Applying the experience he gained from marketing and selling this product, Perez, his sister Belkys and Jose Gonzalez decided to establish Eventstar in 1999 and set up an office at his home in Kendall, using about $20,000 in savings.

“I saw that there was great demand for tents from private individuals and corporate events, and I was fascinated by the business,” Perez said. Eventstar grew, thanks to active promotion by Perez, customers from the temporary floor business and word of mouth.

“At the beginning, we had to import tents from Europe, because no one made the high-quality tents we needed in the U.S.,” he said. A few years later, the company decided to buy the plastic and aluminum extrusions it needed to fabricate and assemble its own tents. “We moved from buying our tents to making them ourselves. This set us apart from competitors,” the CEO said.

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Alain Perez of Eventstar checks fabrics to make sure they have a proper seal. C.M. GUERRERO

Seeing opportunities in large corporate and special events, Eventstar added a design and engineering staff and produced unique custom tents for a wider range of clients. The company is now promoting a new modular product it developed — Centro — which can be used as a temporary or permanent structure.

Perez, who did not finish high school, learned the technical details of tent design and construction on his own, growing his company through hard work and innovative design ideas.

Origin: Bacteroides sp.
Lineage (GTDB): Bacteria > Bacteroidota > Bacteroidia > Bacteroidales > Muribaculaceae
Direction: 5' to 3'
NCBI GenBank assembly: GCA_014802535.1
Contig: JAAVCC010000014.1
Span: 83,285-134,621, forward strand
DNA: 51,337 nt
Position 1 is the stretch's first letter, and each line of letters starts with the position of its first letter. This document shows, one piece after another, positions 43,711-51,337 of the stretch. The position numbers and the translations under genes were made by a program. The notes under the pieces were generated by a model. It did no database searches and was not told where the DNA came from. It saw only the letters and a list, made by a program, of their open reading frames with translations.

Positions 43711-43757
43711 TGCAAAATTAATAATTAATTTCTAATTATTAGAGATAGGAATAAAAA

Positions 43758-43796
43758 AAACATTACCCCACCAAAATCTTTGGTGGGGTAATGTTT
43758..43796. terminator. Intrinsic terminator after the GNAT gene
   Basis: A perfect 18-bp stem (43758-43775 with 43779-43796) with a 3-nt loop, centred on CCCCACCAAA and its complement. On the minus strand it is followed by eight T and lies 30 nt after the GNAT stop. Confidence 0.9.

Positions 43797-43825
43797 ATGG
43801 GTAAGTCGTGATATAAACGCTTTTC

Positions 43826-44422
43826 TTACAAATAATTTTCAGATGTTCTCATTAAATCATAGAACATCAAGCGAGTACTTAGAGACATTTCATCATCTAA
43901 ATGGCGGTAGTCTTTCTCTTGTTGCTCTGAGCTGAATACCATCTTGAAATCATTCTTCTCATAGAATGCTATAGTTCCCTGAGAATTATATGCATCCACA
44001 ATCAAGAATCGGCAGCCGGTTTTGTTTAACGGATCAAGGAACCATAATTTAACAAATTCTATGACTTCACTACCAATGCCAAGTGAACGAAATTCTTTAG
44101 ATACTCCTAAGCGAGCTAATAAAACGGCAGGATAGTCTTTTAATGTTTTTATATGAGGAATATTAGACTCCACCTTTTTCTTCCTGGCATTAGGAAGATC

“I started with nothing,” Perez said. At first the company rented tents for weddings and house parties in Miami. “Now we’re building a huge structure for the Kentucky Derby. It will be able to house 6,000 people, with seating, restaurants, parimutuel machines, air conditioning and other facilities.”

Company name: Eventstar Structures.

Founded: 1999.

CEO and co-founder: Alain Perez.

Founders and owners: Alain Perez, Belkys Perez (sister) and Jose Gonzalez.

Headquarters: 8100 NW 90th St., Medley, plus storage and manufacturing centers in Edison, New Jersey, and Las Vegas, Nevada.

Employees: 110, with 80 in Medley, plus contractors hired to install and disassemble structures at different sites.

Clients: The Kentucky Derby, Miami International Boat Show, Design Miami, Art Basel satellite exhibitions, South Beach Wine & Food Festival, Los Angeles Auto Show, Super Bowls and corporate clients like Visa, Audi, VW, etc. Eventstar works in the U.S., Canada, Latin America and the Caribbean.

Eventstar's work was on display during the Miami International Boat Show. Eventstar

Financials: Sales were about $27 million in 2017, Perez said. They are expected to reach about $30 million in 2018, with projections for future annual growth of 15 percent or more.